An unmanageable set of bookmarks was the result of these many Internet searches. I learned web site design mostly for fun, and developed a web site for my company. I thoroughly enjoyed the process of developing our web site, and it became sort of a hobby, so when the company site was finished, and I was looking around for more web site design projects, I decided to "organize" my birding location bookmarks in HTML. This led to organizing the bookmarks by state/province.
It became obvious there were many gaps. As it slowly became a labour of love... I was challenged to fill in the gaps so all states and provinces were covered (justifying the masses of time this project was taking by telling myself I couldn't guess where I might be going next...). A personal vacation to see family in England led to the UK pages, a Caribbean cruise triggered the Caribbean section, and two free tickets from Delta Airlines led to the creation of the Central American section. The travel plans of many people asking questions on the rec. birds newsgroup resulted in a curiosity review of South American site descriptions on the WWW. By this time, I had a skeletal "Western Hemisphere" birding location web site.
And, it was visually very boring! By the time the mess was getting fairly complete, I was thinking of sharing all this stuff on my hard drive with others - and publishing the whole thing on the WWW. I didn't want to use frames since that restricted access to individuals with frames-supporting browsers. Bird pictures seemed the appropriate response... but, how to choose? State/provincial/national birds (and the associated challenge to identify them by the picture) seemed the best route.
Finding the appropriate bird pictures took many more hours. Some bird pictures were relatively easy, but, when seven different states call the Northern Cardinal their state bird, finding seven different pictures can be a challenge! Have you ever tried to find a picture of a lark bunting on the web (thank you, Colorado!) or other relatively uncommon birds? How about trying to find a picture of a really uncommon bird, like the bare-throated bell-bird (national bird of Paraguay). Not to mention negotiating French, Spanish and Portuguese web sites trying to identify "l'oiseau nationale", and "aves officiale" when you are almost totally unilingual. Although a few (a very few) of the pictures were personally taken, permission to use most of them was obtained from the photographer. Thank you to all who actually took the photos!
As I searched for Western Hemisphere locations,
kept tripping over excellent sites for other areas in the world, and
started storing them on a page I called "other". Pretty soon, they grew
so much that I set up a whole new set of pages, one for each continent,
and the little project on organizing my bookmarks had turned into a world-wide
guide on where to find birds!
But what about birders who were going to places that weren't near to the places identified on the "top birding places" lists? Sometimes, if your family lives in Many Berries, Alberta (yes, there really is such a place - I've been there!), or you happen to be going to French Guiana, you still want to go birding!!!
So, the question became where to find information about birding locations in "non-best" locations? This got me into print bird-finding guides that addressed the best locations within each province/state/country - sites which were still very good for that area (with regard to the visibility of birds or the number of species represented), but didn't make the publicly available "best" lists. These sites are still good, but they rank in the "less than 100 best" category. I also reviewed the itineraries of birding tour companies for those countries for which I couldn't find (or afford) a detailed print guide. This was the most time consuming aspect of developing this website. Not only did every country/state/province require access to a good print birding location guide, or bird tour, every area added many new birding locations that weren't covered in any of the "birding" or other sites already found! For countries where I was able to obtain "best" lists, (USA/Canada and South America) the relevant page provides a link to explain the icons and where information was obtained. Please let me know if any lists of "best sites" exist for other countries or continents.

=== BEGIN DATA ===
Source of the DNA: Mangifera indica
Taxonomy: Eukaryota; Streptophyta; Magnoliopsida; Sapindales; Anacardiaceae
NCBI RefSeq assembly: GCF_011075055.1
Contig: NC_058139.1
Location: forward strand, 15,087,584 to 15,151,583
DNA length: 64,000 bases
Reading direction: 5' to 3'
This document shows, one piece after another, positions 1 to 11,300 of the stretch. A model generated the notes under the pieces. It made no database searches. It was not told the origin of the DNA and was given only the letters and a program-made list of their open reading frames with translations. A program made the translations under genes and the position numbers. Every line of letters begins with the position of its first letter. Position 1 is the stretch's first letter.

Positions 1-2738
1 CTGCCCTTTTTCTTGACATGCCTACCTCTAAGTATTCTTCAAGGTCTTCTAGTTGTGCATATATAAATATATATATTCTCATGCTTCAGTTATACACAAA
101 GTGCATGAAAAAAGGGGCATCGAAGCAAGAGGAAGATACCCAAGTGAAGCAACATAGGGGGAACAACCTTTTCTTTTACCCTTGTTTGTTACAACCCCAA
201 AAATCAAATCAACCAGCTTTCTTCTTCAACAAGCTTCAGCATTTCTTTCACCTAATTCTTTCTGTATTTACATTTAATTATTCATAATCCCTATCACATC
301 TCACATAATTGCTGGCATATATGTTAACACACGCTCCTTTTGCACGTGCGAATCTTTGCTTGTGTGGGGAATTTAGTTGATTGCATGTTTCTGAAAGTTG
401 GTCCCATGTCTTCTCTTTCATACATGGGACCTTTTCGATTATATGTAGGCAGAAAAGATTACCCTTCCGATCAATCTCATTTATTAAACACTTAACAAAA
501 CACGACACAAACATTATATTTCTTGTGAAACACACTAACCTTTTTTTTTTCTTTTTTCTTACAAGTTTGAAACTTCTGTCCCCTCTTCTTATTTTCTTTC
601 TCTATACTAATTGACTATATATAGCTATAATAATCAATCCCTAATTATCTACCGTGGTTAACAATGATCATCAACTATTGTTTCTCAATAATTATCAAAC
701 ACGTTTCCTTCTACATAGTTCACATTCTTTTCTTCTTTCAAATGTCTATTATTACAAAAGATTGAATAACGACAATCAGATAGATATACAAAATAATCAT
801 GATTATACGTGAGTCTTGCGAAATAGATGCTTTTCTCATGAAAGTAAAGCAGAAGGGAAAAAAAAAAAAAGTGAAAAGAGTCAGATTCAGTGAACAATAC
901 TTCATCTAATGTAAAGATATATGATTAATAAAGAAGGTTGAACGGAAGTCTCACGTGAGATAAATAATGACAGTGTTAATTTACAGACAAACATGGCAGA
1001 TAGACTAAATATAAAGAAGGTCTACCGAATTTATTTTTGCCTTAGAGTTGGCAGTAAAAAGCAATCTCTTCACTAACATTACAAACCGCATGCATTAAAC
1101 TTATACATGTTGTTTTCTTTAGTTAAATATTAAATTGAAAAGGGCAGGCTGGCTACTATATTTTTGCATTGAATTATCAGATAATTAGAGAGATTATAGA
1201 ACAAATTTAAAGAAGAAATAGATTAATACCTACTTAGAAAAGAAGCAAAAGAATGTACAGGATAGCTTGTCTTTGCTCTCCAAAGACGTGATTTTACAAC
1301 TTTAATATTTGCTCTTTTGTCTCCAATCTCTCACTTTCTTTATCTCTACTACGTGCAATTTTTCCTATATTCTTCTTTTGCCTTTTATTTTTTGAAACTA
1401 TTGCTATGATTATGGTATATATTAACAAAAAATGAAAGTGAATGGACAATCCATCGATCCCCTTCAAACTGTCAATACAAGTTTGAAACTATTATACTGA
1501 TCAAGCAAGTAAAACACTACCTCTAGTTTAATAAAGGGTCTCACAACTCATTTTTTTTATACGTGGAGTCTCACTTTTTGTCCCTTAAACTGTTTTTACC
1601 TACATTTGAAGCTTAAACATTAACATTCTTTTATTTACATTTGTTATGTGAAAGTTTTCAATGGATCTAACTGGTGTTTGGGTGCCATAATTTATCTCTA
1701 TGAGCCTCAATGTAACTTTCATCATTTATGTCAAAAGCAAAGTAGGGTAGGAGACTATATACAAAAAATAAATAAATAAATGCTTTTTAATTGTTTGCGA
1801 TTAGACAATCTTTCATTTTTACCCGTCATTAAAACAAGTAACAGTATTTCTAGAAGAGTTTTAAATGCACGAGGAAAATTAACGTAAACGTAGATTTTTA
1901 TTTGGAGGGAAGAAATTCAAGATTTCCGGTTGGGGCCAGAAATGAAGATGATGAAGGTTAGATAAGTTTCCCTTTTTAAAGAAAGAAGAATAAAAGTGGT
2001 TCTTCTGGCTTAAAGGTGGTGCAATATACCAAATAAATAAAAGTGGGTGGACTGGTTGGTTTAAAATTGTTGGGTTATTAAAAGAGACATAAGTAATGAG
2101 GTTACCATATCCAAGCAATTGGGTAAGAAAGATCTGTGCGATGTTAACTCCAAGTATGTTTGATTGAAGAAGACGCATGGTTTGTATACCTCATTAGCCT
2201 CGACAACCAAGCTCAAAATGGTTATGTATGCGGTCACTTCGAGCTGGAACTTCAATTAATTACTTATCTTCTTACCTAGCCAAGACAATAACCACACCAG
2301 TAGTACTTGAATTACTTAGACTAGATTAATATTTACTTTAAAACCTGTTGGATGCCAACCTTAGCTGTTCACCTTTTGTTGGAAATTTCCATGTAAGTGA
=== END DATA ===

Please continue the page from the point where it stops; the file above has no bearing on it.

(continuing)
The whole mess was mounted on the WWW in April, 1998. The "thank you" notes I started getting made the effort worthwhile, but visitors had other suggestions too. In response, I started adding information on local events, checklists, rare bird hot lines, eco-lodges, links to maps and endemic/speciality birds information. Travel advisory links for the more dangerous places in the world are updated every month or two. Still to come is information on climate/best birding times and links to print resources/books for each area.
Now, in February 2001, about 2,000 birders per day are checking in, with a cumulative total of nearly 300,000 visitors (distinct hosts served), not counting repeat visitors. Over 130,000 pages per month are being downloaded! My supposition that this information might be interesting to other birders has certainly been proved accurate!
Please help me keep this site current...
links are available for every country/state/province section. Or, send e-mail to
I hope you enjoy this web site and find it useful. I has caused me to redefine the family motto as:
One thing leads to another!